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THE ITHACAN

The Student News Site of Ithaca College

THE ITHACAN

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Your donation will support The Ithacan's student journalists in their effort to keep the Ithaca College and wider Ithaca community informed. Your contribution will allow us to purchase equipment and cover our annual website hosting costs.

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Your donation will support The Ithacan's student journalists in their effort to keep the Ithaca College and wider Ithaca community informed. Your contribution will allow us to purchase equipment and cover our annual website hosting costs.

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Your donation will support The Ithacan's student journalists in their effort to keep the Ithaca College and wider Ithaca community informed. Your contribution will allow us to purchase equipment and cover our annual website hosting costs.

Commentary: Community-driven initiatives can cultivate positive change

Senior+Syd+Pierre+writes+about+her+experiences+as+a+student+journalist+and+highlights+the+importance+of+community-driven+change.+
Aminatta Imrana Jallow
Senior Syd Pierre writes about her experiences as a student journalist and highlights the importance of community-driven change.

Editor’s Note: This is a guest commentary. The opinions do not necessarily reflect the views of the editorial board.

College is supposed to be a time of change and an opportunity to forge new connections. During these four years, it’s felt like the latter has suffered because of the sheer amount of high-level institutional changes the campus community has undergone. COVID-19 and the Academic Program Prioritization have had lasting effects on the Ithaca College community. The impact these changes have had is undeniable when compared to declining enrollment level and high rates of faculty and administrative turnover. The results from the most recent campus climate survey showed that students, faculty and staff feel a lack of belonging and community.

We tend to think of changes as big, overarching actions that are out of our control because after all, that’s what’s been modeled for us these past four years — change and resulting campus alterations were not something that we could not prevent or design. And when you think of change as something largescale forced upon you, it can be disheartening, frustrating and isolating.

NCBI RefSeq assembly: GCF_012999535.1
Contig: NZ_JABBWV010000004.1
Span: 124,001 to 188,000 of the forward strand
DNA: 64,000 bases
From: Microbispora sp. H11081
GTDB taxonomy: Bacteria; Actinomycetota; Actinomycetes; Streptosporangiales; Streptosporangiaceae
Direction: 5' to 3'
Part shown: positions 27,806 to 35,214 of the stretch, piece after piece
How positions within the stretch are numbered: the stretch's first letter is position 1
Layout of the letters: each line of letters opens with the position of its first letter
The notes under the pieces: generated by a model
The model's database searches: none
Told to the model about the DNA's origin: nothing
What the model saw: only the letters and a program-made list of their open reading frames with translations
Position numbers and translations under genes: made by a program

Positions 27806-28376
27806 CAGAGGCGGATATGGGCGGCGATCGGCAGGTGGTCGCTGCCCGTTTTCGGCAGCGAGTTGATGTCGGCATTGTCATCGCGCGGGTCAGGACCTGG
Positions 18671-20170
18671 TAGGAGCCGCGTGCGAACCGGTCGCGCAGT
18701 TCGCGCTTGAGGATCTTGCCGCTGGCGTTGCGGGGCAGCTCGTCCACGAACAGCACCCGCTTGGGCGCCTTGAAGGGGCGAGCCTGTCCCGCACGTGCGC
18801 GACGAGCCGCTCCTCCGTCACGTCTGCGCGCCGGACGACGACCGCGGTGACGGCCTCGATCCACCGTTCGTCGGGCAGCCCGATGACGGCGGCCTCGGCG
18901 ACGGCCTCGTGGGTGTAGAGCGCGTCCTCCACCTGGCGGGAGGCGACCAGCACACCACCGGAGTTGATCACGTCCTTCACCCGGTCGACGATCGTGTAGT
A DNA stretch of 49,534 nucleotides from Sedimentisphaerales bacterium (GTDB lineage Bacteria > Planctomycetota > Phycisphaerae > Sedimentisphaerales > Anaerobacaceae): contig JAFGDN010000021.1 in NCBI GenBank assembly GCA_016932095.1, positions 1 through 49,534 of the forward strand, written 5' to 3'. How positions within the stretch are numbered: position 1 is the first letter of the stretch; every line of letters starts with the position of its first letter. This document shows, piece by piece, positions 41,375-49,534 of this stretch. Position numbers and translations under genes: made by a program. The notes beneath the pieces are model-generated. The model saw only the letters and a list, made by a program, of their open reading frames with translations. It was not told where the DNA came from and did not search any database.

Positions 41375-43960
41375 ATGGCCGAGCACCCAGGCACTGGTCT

“Be the change you want to see in the world” is a frequent refrain my mom repeated to me when I was younger. Every time she did, I thought, “What does that mean?” And then when I was around eight years old, I created my first homemade newspaper for my neighborhood, a single page of white printer paper covered in thick marker and thought: “Oh, that’s it.” 

Through the uncertainty of the past four years, it has been journalism and The Ithacan that has kept me connected to the campus community, even though I began my first year in my childhood bedroom at home in Fall 2020 when the COVID-19 pandemic forced all of us to find new ways to connect.

Over the past four years, I watched and reported as The Ithacan covered countless changes, including the APP process and the faculty cuts that followed, IC Open the Books, a change in presidents, new variants of COVID-19, an increase of antisemitism on campus, IC Rise Up, a new turf field, the impact of the Israel-Hamas war and ongoing lawsuits. I covered Student Government Council and Faculty Council meetings that stretched on long into the night and interviewed too many faculty members who learned their beloved jobs had been eliminated

In order to become the change I wanted to see, I needed to reframe my thinking around what change looked like. It doesn’t always have to be something big or outside of your personal control or influence. Instead, change can be a positive force brought about by a group effort of individual actions that lead to community action and something stronger than just one person. 

The upside of being surrounded by constant change is that it makes you less fearful of changing your own surroundings and situations. We took a leap and made changes of our own this academic year, as The Ithacan moved to a bi-weekly print schedule in order to meet the needs of our audience through an increased digital presence. It took a team to create a change for the better and we knew that this shift would allow us to bring our audience a greater variety of high-quality content and to create more connections across the campus community. 

To create change for the better, start small. Think about what kind of attainable change you want to see within the organizations you’re a part of, the friend group in your dorm building, the people you choose to surround yourself with. Consider your stakeholders: everyone who might be impacted or needs a say in the decision making process. Change is rooted in the community and it can’t be done overnight. 

It was the connections and community I made through The Ithacan — the inspiring editors, determined staff and sources so willing to share their stories and their time — who kept me motivated. I am constantly reminded of how many people and voices are strong enough to be the change we all want to see in the world.

Syd Pierre (she/her) is a senior journalism major. Contact her at [email protected].

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About the Contributors
Syd Pierre
Syd Pierre, Editor In Chief
Aminatta Imrana Jallow, Photographer
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